Unlike the Memphis Group, the Constructivist style cycle suffocated under Stalin’s 1930s Socialist Realist mandate, and thus never made it to the mainstream. It tip-toed around subsequent cliche, embarrassment, death, etc. on the Great Wheel of Style, yet over the decades, the style was still fetishized and revived. In one prominent example, Neville Brody’s 1980s design for The Face looks like a page out of Mayakosvky’s book, with heavily ruled type, directional marks and idiosyncratic typographic maneuvers that operate linguistically and graphically. 

Yet whereas Brody’s design was less a wholesale rip-off of Constructivism, and more an homage to its anti-corporate and anti-establishment approach, Studio Number One’s advertising campaign for the luxury department store copied it verbatim. English language messages were written in geometric, Cyrillic-inspired letterforms to connote Russian typography. The campaign’s black and white photography mimics that of Alexander Rodchenko’s photos of spirited Communist youths gazing toward an idealized future. 

At first glance, seeing a high-end retailer like Saks appropriate the Constructivist methodology to sell high fashion to their beau monde clientele was a complete assault on the original Soviet mission—it felt completely out of context. And indeed, fetishism and revival can be dangerous when it decontextualizes a style from its social or political origin. Yet upon closer examination, Want It theoretically stoked the 2008 recession-era economy. Studio Number One hijacked the Constructivist ethos to fire up a patriotic faith through unmitigated stylistic quotation. In many ways, Studio Number One outsmarted the market with a posture that lower forms of imitation failed to assume. Despite the nearly hundred years separating the Constructivist and Studio Number One campaigns, a repeat performance of art and politics converge, the context presented itself once again. Studio Number One consciously hopscotched the Great Wheel of Style, landing squarely back at the cradle of good design.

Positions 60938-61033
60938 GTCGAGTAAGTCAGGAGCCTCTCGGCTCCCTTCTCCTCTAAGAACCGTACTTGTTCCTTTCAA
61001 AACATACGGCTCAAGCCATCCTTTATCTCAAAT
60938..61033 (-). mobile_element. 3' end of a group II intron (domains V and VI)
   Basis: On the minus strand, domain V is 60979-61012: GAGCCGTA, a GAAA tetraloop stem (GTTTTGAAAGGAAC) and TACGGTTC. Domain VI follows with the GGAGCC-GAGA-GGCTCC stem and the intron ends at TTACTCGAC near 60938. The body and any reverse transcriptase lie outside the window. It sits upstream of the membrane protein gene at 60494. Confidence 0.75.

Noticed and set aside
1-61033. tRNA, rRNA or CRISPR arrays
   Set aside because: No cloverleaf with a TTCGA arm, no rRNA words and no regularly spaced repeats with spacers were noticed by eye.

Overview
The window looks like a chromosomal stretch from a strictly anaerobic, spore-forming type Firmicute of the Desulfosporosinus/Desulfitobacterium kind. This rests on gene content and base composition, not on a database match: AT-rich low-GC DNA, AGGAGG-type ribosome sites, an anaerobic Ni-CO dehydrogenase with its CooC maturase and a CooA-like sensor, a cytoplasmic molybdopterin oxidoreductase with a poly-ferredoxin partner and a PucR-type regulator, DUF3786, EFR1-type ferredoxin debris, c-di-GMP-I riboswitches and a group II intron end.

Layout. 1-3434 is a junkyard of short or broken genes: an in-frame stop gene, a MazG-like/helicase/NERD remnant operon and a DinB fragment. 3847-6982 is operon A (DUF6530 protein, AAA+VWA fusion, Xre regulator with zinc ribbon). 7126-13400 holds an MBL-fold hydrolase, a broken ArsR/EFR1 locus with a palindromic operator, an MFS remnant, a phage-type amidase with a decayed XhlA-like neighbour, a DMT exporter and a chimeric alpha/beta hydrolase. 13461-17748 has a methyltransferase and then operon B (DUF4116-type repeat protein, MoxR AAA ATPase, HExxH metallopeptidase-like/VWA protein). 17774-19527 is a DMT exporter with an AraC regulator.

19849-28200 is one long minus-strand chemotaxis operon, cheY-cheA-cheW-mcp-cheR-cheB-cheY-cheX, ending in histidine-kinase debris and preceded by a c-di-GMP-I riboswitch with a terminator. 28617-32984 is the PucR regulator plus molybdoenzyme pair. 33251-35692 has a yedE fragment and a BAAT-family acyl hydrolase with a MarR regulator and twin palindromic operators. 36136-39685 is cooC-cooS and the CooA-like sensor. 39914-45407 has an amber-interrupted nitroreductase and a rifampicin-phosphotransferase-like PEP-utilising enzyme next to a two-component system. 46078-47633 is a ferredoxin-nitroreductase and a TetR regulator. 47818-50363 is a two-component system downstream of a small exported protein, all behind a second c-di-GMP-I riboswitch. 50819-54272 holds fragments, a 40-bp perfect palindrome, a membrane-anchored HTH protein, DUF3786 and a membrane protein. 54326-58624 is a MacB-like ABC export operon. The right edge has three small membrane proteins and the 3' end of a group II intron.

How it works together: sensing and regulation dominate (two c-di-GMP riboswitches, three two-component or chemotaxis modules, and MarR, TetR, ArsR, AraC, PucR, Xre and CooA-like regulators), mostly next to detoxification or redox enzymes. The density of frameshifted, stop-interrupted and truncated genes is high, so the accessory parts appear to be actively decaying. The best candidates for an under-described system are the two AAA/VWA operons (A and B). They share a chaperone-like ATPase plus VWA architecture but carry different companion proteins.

For designers who may feel like everything under the sun has already been done, the cycling of style contains a strange type of reassurance: it has been done, and it will be done again. Understanding this underscores the importance of design history. Knowing your history nourishes originality and edifies creative disruption—a prerequisite for our contemporary postmodern, hyper-exposed and hyper-accessed context. The burden remains on us to translate the past to be good innovators.